It was morning recess at school. David and I were doing what all 6-year old boys like to do: chase girls! The fun went horribly wrong when David picked up a girl’s coat and threw it into a mud puddle. The girl cried, like all 6-year old girls do so well, and David and I were ushered off by the scruff of our necks to Mr Cadd’s office.
Mr Cadd was the school principal. We also knew him from church. That made sitting in his office even more difficult.
“Mr Rice, I’ve never seen you in my office before. Learn from what’s going to happen to David. If I ever see you in my office again, the same thing is going to happen to you.”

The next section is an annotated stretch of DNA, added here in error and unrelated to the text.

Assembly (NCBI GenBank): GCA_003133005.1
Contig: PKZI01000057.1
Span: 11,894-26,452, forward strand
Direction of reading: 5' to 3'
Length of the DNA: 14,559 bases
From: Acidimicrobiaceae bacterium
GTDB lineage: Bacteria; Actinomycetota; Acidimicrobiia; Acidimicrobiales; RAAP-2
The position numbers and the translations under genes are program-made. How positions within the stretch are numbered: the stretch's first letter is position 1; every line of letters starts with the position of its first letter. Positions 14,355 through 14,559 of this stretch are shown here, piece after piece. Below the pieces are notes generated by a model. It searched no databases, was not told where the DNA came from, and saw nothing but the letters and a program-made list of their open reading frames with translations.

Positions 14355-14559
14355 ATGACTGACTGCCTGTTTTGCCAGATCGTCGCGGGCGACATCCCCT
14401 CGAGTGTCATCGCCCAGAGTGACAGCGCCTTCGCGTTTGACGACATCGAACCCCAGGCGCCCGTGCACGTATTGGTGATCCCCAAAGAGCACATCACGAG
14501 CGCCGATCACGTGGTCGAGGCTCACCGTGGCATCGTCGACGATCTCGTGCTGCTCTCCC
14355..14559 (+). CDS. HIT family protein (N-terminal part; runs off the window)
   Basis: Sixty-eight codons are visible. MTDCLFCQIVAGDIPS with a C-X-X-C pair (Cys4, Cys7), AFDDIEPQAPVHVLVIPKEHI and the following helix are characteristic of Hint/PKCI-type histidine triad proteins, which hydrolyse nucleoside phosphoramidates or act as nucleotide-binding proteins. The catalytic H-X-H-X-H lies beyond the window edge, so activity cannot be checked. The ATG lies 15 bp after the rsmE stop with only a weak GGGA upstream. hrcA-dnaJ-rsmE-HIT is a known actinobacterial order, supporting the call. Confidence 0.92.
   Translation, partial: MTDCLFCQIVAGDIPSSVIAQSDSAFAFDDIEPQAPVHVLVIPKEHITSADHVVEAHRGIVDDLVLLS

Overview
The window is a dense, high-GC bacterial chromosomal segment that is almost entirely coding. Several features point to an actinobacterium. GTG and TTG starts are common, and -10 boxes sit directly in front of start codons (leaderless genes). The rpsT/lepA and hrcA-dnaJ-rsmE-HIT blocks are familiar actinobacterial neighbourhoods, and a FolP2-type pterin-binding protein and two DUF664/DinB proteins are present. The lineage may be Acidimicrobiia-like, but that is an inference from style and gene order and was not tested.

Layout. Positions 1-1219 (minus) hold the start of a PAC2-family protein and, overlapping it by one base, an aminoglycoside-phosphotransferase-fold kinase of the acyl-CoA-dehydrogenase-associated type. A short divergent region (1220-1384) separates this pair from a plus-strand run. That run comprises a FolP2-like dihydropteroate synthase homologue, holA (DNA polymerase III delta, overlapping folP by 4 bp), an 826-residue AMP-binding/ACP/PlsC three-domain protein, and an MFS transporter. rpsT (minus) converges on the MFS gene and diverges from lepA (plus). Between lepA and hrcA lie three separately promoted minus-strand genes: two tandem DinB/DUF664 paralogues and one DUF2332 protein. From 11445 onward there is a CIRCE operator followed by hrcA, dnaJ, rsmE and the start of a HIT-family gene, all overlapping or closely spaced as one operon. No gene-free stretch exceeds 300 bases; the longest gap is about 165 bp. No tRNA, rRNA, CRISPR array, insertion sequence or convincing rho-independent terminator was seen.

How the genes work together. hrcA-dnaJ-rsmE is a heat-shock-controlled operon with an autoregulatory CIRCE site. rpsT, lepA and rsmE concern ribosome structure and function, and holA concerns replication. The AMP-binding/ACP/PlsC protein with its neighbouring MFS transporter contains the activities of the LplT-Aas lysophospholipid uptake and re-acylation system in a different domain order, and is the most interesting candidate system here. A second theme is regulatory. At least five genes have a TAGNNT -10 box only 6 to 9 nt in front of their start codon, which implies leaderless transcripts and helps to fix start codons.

He opened the right hand desk drawer and pulled out a red ping pong paddle. “David, you know what to do.” David bent over Mr Cadd’s knee. Three swift hits were loudly applied to David’s “seat of learning.” He cried and I solemnly vowed never to get into trouble in school.
Experiential knowledge is helpful, but wisdom is of so much greater value. Getting into trouble may set a wayward life straight, but learning from a friend’s trouble can keep you on the path altogether.
My son, hear the instruction of your father, and do not forsake the law of your mother; for they will be a graceful ornament on your head, and chains about your neck (Proverbs 1:8-9).